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How long a free "test" translation are you asked to do?
Thread poster: Neil Coffey

Neil Coffey  Identity Verified
United Kingdom
Local time: 09:23
French to English
+ ...
Jun 26, 2009

I know this is something that comes up from time to time, but I'd be interested in current opinion.

I was contacted by a publisher about a reasonably lengthy translation job (tens of thousands of words), but they're now asking for a test translation of about 500 words. I understand occasionally it's useful to see a couple of sentences translated and some translators would accept to do this, but 500 words for free just sounds a bit abusive.

So I'd be interested to know other people's opinions since translation is a bit of a buyer's market these days-- would you really undertake 500 words for free on a prospective job?


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Walter Landesman  Identity Verified
Uruguay
Local time: 05:23
Member (2005)
English to Spanish
+ ...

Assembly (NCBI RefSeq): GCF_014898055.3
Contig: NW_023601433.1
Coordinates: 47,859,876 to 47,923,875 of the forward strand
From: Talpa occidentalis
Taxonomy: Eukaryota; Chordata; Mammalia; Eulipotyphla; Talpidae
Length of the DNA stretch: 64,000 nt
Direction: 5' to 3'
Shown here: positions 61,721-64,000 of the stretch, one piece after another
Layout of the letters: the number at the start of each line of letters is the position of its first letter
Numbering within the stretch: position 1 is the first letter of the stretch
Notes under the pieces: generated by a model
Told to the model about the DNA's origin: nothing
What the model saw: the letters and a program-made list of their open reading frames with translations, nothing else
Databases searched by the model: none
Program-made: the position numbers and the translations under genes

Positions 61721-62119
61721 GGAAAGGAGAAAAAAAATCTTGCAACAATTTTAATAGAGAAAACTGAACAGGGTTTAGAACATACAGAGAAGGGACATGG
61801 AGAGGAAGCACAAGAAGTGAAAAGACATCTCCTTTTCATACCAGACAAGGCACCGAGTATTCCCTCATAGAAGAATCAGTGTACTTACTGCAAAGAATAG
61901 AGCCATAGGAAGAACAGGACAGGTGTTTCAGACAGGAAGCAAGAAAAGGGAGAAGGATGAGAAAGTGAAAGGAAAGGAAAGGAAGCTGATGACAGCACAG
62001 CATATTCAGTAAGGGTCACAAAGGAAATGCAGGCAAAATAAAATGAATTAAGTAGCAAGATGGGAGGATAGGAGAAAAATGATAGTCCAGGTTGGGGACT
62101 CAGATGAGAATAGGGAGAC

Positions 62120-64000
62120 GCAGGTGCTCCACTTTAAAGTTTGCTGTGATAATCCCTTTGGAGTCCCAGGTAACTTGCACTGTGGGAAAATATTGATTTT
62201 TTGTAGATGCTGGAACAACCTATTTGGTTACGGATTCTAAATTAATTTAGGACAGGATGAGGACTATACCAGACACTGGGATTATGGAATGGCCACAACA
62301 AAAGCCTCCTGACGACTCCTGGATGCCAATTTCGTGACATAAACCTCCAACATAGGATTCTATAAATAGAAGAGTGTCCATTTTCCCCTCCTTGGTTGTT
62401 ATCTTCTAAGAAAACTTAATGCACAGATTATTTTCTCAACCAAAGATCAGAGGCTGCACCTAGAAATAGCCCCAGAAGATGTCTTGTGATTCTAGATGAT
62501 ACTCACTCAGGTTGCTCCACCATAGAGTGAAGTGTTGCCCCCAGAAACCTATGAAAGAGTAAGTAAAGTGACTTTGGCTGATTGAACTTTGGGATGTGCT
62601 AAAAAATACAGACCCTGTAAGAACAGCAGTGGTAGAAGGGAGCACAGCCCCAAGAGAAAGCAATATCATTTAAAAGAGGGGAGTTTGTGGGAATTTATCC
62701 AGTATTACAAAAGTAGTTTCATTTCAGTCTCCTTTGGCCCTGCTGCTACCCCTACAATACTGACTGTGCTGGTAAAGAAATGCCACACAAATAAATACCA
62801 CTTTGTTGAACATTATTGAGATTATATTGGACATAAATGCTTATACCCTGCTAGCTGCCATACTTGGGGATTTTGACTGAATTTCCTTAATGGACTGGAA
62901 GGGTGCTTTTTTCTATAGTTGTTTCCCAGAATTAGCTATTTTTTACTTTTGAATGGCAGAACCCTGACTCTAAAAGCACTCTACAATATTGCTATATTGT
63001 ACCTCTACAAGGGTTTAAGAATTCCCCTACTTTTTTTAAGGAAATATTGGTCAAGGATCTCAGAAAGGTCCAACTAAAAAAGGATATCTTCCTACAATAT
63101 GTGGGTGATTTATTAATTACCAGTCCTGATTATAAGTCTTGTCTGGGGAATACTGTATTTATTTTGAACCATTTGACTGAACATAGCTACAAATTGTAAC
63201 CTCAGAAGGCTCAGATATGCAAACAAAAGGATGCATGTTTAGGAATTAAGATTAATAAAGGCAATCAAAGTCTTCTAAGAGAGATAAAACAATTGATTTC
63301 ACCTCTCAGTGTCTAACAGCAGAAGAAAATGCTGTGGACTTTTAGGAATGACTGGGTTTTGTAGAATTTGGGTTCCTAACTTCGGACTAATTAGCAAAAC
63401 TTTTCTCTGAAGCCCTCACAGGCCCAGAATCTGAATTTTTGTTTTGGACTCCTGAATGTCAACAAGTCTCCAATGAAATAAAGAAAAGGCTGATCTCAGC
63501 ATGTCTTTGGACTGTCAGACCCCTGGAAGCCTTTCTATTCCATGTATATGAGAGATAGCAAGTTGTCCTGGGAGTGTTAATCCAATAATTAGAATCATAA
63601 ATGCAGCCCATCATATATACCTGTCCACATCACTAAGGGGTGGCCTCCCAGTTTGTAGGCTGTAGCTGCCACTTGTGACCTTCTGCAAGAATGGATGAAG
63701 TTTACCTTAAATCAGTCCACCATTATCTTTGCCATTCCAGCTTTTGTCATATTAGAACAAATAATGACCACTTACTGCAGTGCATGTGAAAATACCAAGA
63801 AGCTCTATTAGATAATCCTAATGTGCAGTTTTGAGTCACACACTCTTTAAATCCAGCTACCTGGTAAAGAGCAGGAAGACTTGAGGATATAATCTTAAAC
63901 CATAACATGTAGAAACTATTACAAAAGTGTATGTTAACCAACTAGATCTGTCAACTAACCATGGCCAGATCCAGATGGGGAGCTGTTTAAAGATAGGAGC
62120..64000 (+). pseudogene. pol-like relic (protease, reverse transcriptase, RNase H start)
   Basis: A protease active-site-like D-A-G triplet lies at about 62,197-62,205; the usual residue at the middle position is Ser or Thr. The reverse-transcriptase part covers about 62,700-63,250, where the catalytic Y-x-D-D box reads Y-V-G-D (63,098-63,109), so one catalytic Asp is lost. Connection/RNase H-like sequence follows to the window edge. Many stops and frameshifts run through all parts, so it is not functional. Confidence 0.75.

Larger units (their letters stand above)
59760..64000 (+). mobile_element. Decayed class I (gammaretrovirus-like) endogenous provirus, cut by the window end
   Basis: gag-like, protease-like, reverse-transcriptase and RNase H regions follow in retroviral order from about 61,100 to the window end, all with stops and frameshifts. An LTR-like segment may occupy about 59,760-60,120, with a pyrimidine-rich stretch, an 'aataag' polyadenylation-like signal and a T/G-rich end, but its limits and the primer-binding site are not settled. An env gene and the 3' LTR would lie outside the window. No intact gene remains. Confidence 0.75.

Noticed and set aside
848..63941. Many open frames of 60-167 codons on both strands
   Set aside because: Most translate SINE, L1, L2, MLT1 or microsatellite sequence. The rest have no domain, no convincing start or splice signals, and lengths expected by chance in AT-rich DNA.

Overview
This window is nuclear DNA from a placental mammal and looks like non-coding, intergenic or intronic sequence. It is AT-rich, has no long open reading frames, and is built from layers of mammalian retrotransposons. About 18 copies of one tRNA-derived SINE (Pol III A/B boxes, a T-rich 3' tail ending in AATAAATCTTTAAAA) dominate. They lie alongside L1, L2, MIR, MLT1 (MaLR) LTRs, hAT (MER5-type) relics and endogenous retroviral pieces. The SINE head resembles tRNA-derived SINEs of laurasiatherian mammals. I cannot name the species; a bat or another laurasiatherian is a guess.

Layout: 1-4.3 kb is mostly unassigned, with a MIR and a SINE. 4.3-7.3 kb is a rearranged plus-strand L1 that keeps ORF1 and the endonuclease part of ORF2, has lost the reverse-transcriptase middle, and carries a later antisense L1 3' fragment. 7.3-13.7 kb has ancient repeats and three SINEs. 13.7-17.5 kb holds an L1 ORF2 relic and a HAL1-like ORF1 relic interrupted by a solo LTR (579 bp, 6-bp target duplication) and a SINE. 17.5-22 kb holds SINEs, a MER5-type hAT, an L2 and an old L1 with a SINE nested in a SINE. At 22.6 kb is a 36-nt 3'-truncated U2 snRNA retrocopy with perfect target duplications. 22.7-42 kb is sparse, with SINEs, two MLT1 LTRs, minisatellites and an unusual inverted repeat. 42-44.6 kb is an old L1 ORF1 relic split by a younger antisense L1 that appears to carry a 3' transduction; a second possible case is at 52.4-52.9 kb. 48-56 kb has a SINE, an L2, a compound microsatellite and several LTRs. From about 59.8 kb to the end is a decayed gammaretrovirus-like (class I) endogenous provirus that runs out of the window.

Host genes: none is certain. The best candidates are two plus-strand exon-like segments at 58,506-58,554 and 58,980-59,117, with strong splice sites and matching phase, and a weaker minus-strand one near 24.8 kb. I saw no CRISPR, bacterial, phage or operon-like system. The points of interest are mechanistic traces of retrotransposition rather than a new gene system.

100 words Jun 26, 2009

Free sample translations, if you are willing to do it, should no longer than 100 words.

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conejo  Identity Verified
United States
Local time: 03:23
Member (2003)
Japanese to English
+ ...
It's really up to you Jun 26, 2009

I can see why translation agencies want a test... if I was a translation agency I might want a test too.

But let's face it, unpaid test translations are really a pain in the butt for translators. I really hate doing them, because they require me to spend time on something that I have no idea whether it will result in a job. Sometimes I get asked 3 and 4 times a week to do these. I prioritize paid work over these translation tests, which means that sometimes it takes a very long time for me to submit one of these tests, which in turn means that I am a lot less likely to work for agencies who ask for these tests.

It's really up to you whether to refuse or not. I have seen some agencies who request 1,500 word test translations, in each separate subject matter. If you don't complete the test for the specific subject matter, they will not ask you to do jobs in that area. I never ended up working for this agency because I thought doing 3 or 4 tests of 1,500 words each was really too much.